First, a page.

Disorderly conduct is not a major offense. When thinking of it, people might envision unruly individuals making noise at night or performing irritating, but not necessarily harmful, acts in public.
While these may fall under the crime’s umbrella, the reality is that in Pennsylvania, so may many other actions since the law defines it very broadly. Because of this, there is the potential for misinterpretation.
What counts as disorderly conduct?
The state considers any conduct where a person with the intent of causing annoyance, public inconvenience, alarm or reckless risk makes unreasonable noise, uses obscene language or gestures, creates an offensive or dangerous environment or becomes physically violent or intimidating to be disorderly conduct. This encompasses many behaviors. Examples include loitering, public drunkenness and violating noise ordinances.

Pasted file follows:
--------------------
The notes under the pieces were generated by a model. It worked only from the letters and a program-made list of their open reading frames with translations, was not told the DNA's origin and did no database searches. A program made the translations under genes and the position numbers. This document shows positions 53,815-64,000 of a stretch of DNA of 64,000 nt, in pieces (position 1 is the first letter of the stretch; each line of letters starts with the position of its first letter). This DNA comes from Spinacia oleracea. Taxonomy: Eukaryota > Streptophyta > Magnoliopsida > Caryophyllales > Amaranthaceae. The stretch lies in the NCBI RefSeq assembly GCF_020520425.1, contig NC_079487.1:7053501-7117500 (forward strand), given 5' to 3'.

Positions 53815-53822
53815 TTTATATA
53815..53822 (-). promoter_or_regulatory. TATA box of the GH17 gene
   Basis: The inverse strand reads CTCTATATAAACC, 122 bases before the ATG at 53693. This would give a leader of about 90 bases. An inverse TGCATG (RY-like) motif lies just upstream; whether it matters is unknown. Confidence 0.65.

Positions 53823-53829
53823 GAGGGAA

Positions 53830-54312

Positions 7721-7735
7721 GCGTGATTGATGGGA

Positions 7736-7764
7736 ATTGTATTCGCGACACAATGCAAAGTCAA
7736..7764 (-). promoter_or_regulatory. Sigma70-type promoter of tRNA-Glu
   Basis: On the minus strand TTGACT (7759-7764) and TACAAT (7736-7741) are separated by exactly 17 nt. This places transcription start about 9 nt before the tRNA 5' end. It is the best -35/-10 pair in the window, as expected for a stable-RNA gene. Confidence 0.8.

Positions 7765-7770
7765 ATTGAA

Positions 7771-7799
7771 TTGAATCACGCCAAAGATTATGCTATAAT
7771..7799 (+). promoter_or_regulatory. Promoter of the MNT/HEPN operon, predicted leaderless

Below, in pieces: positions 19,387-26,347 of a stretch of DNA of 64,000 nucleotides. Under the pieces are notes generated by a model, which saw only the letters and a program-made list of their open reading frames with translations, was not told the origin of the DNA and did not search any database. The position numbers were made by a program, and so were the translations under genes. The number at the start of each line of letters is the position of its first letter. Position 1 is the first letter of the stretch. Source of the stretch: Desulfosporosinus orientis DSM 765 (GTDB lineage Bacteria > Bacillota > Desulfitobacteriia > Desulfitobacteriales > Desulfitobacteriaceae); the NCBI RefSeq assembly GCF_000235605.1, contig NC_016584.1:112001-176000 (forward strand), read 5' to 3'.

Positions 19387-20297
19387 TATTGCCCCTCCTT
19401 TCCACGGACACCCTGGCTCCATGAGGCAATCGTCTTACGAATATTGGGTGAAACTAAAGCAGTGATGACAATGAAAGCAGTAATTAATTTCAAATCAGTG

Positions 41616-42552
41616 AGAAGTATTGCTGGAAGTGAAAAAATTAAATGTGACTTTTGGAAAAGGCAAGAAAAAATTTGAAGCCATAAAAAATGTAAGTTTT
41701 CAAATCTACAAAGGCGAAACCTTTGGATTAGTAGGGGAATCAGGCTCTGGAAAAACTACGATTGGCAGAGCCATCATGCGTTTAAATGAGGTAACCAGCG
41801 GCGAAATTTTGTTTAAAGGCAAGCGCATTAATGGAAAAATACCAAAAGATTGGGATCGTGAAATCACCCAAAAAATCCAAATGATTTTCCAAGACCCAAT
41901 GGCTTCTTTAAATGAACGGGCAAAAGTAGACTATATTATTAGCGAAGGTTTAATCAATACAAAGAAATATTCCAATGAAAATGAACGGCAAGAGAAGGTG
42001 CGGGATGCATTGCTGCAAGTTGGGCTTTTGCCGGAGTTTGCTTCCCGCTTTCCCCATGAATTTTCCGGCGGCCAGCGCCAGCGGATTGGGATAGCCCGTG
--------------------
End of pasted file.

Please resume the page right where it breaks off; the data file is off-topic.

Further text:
What are the penalties for disorderly conduct?
It is a summary offense (the most minor type in the state). Potential punishments include a maximum fine of $300 and up to 90 days in jail. There is also a chance for the upgrading of the charge to a misdemeanor of the third degree. This may occur in cases involving intoxication, property damage or harm done to another person. In such an instance, the sentence faced may be more severe, with the highest penalties possible being a $2,500 fee and a year locked up.
What are possible defenses against disorderly conduct?
Those facing such an accusation may claim ignorance of the nuisance nature of what they did. The prosecution must prove intent and knowledge, without which the charge cannot stick. Self-defense, provocation and age are also possible defenses.
There are many actions for which a person may end up in court under the disorderly conduct statute. However, there exist ways to fight against such allegations.